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Firebrand Training’s 2021 Tech Pro Role Models: The Pioneer

Continuing our Tech Pro Role Models campaign with Maureen Gower, Firebrand's very own IT instructor. Check out the following to hear her story!

Combining her love of teaching with a burgeoning interest in IT, Maureen founded her IT business and hasn’t looked back since. She’s passionate about getting more women into IT and is keen to highlight that there’s a field of IT for everyone. 
Having encountered sexist attitudes when she first started out, Maureen has set out to create an inclusive learning environment across all of her Firebrand Training courses.

We spoke with her to find out more...

So Maureen, tell us a little bit about yourself?

I’m a grandmother to five and mother of two who loves to teach, read, play games with my family, and travel for fun (not so much now). 
I consider myself a pioneer of women in IT and especially IT training - I have lost count of the number of times that I’ve been the only woman in a training room! 
While attitudes are improving, when I first started doing IT training, I had to deal with a large number of men who wondered why is ‘she’ here, what could ‘she’ know, right up until I opened my mouth and they realised exactly what ‘she’ could know and do!

How did you get into tech?

I was a high school teacher, and while I loved what I was doing, I wasn’t making a lot of money and I needed to start paying for my son who was going to college. 
I started asking myself what I could do that I would enjoy, but also make more money from at the same time. I was proficient with computers and was comfortable using Word, Excel and Access to create a few personal databases.

I spotted that a company near me was offering Windows NT System Engineer training courses with the promise of hiring you after you successfully completed the training and thought, I can do this! This was around 2000 and I was one of the very few women who signed up to take the training and one of the fewer still who successfully completed it. 
I went into the training knowing that there weren't any limitations to me succeeding in IT because I was a woman. I could go as far as I wanted to if I believed that I could, and that is the same thing that I pass on to the women who come into my classes.

What do you do in your current role?

I have owned my own business since 2008 doing both IT training and outsourced IT. Because of my love of teaching, my business is mostly focused on IT training while the outsourced IT normally comes from students in my class needing more help with SQL problems they’re experiencing.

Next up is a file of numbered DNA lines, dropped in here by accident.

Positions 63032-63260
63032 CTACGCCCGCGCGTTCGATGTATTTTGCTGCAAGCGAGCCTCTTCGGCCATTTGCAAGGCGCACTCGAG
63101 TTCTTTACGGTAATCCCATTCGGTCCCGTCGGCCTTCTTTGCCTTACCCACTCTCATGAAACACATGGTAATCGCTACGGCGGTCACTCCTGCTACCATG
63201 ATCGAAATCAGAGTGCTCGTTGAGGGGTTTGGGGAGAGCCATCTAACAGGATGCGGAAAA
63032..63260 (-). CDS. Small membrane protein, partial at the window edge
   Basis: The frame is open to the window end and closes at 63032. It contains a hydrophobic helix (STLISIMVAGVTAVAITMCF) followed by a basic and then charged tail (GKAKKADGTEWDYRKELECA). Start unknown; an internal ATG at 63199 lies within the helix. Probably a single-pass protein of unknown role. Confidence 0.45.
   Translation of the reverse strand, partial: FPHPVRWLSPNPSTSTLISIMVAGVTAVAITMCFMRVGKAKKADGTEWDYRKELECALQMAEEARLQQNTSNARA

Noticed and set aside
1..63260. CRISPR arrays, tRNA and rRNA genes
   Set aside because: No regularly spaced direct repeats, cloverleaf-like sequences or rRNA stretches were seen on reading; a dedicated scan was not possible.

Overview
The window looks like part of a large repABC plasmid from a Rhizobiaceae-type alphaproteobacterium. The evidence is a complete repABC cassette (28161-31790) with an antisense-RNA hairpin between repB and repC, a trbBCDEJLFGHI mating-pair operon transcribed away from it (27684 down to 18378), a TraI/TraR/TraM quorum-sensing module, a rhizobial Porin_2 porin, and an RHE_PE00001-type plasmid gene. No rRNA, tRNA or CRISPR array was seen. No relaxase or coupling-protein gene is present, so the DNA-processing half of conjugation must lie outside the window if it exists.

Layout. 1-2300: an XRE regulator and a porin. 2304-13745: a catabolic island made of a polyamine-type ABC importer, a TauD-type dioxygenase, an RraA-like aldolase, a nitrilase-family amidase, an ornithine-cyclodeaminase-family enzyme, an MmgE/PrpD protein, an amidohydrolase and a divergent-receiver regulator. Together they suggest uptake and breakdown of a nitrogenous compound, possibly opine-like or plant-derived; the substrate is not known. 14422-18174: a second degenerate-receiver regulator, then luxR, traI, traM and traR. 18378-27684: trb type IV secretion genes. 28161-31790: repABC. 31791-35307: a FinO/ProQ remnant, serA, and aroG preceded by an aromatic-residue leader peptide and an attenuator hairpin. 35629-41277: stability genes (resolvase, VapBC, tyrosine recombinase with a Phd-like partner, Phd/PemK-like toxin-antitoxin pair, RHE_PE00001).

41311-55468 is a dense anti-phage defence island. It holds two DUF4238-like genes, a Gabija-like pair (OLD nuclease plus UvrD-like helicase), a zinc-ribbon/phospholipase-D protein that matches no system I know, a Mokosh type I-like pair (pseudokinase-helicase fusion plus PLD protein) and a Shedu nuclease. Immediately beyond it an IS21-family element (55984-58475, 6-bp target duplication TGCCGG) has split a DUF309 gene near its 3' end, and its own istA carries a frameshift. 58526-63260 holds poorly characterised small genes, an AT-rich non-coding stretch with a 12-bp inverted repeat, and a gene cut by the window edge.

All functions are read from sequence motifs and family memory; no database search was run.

What advice would you give to your younger self when you were starting out in tech?

Luckily, when I started in tech I never doubted for a minute that I could do it. Any limitations that exist for women in IT are predominantly mental ones, not believing that one is smart enough to do it.

Initially, I was slightly overwhelmed about the hardware inside a computer because it was not something I had ever had an interest in before, and I thought to myself what have I gotten myself into. But I found someone who could break down what each thing did in terms that weren't as technical. 
Find someone who can explain things simply when you first start (which can be found in abundance at Firebrand).
Most of the women who signed up with me but didn't finish the training course did so because they felt overwhelmed with what they didn't know. They saw men who had torn apart computers when they were younger, who understood more things initially but once a base of knowledge exists then building on it becomes much easier as you hook one new concept to a concept you already understand. 
Don't allow yourself to quit because you feel overwhelmed. Find a mentor who can help simplify things initially so that you can start building your knowledge base and then explore IT with abandon. Look at networking, look at coding, look at servers and different applications until you find what excites you.
I’m just really passionate about seeing more women in IT. It bothers me that so many women just don't even consider it or if they consider it don't think they are smart enough to do it. You are smart enough, I promise!

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